I was really worried that my plane would be clobbered by hurricanes Hector and Lane approaching Hilo. No hangers were available on the Big Island, so I decided to relocate "May" to another island. Ed Neffinger put the word out about my dire situation on the Vans Airforce community web site. After chasing a few leads, I was able to secure a hanger at Kahului Airport (PHOG) for three weeks at no charge. The following Kahului pilots helped me find a hanger: Scott (local pilot), Eric, (owner of Maui Plane Rides), and Brad (an around-the-world enthusiast who offered me his hanger while his plane was being serviced in Oahu). Eric even let me crash on his sofa before my flights to/from California. I was grateful for all of the help I received in Hawaii from these wonderful pilots.
Now that my plane was safe in a hanger, I decided to fly home commercially, rest (by this time in my trip, I was both mentally and physically exhausted) , and prepare for the final leg of the trip.
Returning to Hawaii After A Three Week Break
On August 28, I flew commercially back to Maui on Hawaiian Airlines. I picked a window seat to carefully observe the weather between California to Hawaii. In a few days, I would attempt to fly in the opposite direction in my tiny experimental RV airplane.
Before re-positioning my aircraft back to Hilo, I added an additional 22 gallon bladder fuel tank and plumbing for extra range. The plane could now fly 2750 nm non-stop, sufficient to fly from Hawaii to California with ample reserves. I heard of a recent ferry flight that went down 13 nm short of the islands due to a fuel shortage. They almost made it.
To refresh my instrument skills, I filed IFR for the flight back to Hilo. On final approach to Hilo International, ATC was landing traffic in opposite directions. I faced a Boeing 737 on short final, which felt like an "airplane" version of chicken. The "Do Not Delay" instructions to clear the runway were heeded immediately as I quickly exited the active runway. Who was I to argue? "May" weighs 1% of a loaded 737.
The damage from the hurricanes was still very visible all around Hilo. Hurricane Hector dumped nearly 52 inches (132 cm) of rain and caused major flooding. Creeks overflowed and debris littered the harbor and roads. It was the right decision to relocate the plane to Maui!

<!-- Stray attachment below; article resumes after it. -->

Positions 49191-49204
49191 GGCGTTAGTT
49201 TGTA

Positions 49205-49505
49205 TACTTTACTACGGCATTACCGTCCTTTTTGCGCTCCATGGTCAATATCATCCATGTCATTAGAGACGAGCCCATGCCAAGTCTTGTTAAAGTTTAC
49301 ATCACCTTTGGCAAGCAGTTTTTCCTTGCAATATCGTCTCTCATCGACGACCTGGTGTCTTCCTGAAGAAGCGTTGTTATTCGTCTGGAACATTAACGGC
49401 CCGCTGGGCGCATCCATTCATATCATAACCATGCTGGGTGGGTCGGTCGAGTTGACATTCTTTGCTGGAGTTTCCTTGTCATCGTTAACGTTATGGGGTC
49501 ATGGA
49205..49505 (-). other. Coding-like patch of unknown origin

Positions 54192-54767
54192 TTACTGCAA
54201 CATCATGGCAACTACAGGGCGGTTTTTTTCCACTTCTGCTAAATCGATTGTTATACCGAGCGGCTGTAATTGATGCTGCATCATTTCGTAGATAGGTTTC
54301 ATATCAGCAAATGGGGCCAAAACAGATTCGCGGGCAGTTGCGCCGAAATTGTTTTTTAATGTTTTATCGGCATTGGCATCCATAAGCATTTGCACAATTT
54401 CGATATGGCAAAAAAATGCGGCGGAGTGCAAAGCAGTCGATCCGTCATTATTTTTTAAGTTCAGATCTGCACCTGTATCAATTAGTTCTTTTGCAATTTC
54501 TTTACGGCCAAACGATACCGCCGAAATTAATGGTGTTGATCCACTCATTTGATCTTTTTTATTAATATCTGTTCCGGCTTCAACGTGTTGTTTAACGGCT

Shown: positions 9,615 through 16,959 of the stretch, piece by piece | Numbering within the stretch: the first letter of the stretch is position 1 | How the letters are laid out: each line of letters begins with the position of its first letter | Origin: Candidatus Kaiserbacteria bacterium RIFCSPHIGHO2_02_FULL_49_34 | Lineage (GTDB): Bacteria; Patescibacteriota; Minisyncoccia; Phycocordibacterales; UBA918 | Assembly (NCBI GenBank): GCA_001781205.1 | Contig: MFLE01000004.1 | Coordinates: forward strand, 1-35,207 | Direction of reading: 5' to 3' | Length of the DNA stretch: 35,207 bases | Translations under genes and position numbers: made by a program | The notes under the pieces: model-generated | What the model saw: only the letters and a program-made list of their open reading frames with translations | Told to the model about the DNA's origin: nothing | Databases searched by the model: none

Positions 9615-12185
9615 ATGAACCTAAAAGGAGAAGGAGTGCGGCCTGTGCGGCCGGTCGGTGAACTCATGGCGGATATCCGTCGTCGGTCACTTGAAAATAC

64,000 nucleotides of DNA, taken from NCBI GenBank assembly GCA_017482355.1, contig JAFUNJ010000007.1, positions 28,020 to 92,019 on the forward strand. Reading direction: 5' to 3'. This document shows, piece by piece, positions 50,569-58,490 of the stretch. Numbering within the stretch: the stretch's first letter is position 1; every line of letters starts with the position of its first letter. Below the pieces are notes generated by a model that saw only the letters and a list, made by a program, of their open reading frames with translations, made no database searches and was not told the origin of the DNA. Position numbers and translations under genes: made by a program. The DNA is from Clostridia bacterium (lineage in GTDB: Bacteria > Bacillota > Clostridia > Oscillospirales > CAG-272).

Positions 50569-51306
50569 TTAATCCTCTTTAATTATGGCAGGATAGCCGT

A summary of the 2018 Hawaii hurricane season
"May" parked next to the historic "old" Hilo tower and waiting for a weather window to California.
My ground handler in Hawaii, Aircraft Services Hawaii (ASH), is located in the "old" Hilo airport tower building. ASH provided me with fuel, handling, taxi service, snacks, and even helped me to mail home 50 lbs of gear/parts not needed for the Hawaii - California flight. Their carefully guarded pilot's lounge is fully stocked with an incredible collection of snacks and drinks (sodas and craft beer) that would impress even Matt Guthmiller. Local pilots would sneek in to grab snacks, but were quickly chased out by management.
"Blue Hawaiian" helicopters offers a new volcano tour over the Big Island. The helicopter ride was a welcome distraction from my worries about the upcoming flight to California.
Banyan Drive, known as the "Hilo Walk of Fame", is lined with trees planted by celebrities and adventurers, including pilot Amelia Earhart.
Historic photos of aviation in Hawaii.
Sunday afternoon entertainment in Hilo.
Lava destroyed homes in the Vacationland, Hawaii area. I heard from local sources that none of these homes were insured and FEMA provided no post disaster assistance. Many people are still living out of their cars, months after their homes were destroyed.
Dramatic Hilo coastline.
Crossing the rough, windy strait between the Big Island and Maui.
On my return flight to Hilo, N944JK flew past Kipahulu , the final resting place of Charles Lindbergh, I rocked my wings in respect to the original long distance flyer.
Kiribati to Hawaii through the ITCZ
The Intertropical Convergence Zone, or ITCZ, is a belt of low pressure which circles the Earth generally near the equator where the trade winds of the Northern and Southern Hemispheres come together. The area receives the highest amount of heat energy from the sun, which causes moisture to condense quickly in to clouds. The rising air in the ITCZ cause frequent thunderstorms and heavy rainfall. Circular typhoons often form along with the highest recorded winds on the planet.
For months I had been dreading the flight through the ITCZ. Like mariners facing an unpredictable passage around Cape Horn, pilots face the ITCZ with trepidation as the weather is nearly always stormy. Unlike a jet, which can fly above the weather, "May" would fly from 8,000 to 12,000 ft down in the clouds and unforgiving turbulence. To maximize my chance of success, I decided to fly through the ITCZ only during the daylight hours, so that I could see and avoid the worst of the weather.
Reviewing the satellite weather charts from Christmas Island the night before the flight, suggested that flying just to the west of the 1100 nautical mile direct line path to Hawaii would avoid most of the weather. Like previous legs of the around the world flight, my friend Ed Neffinger assisted with weather interpretation and route planning.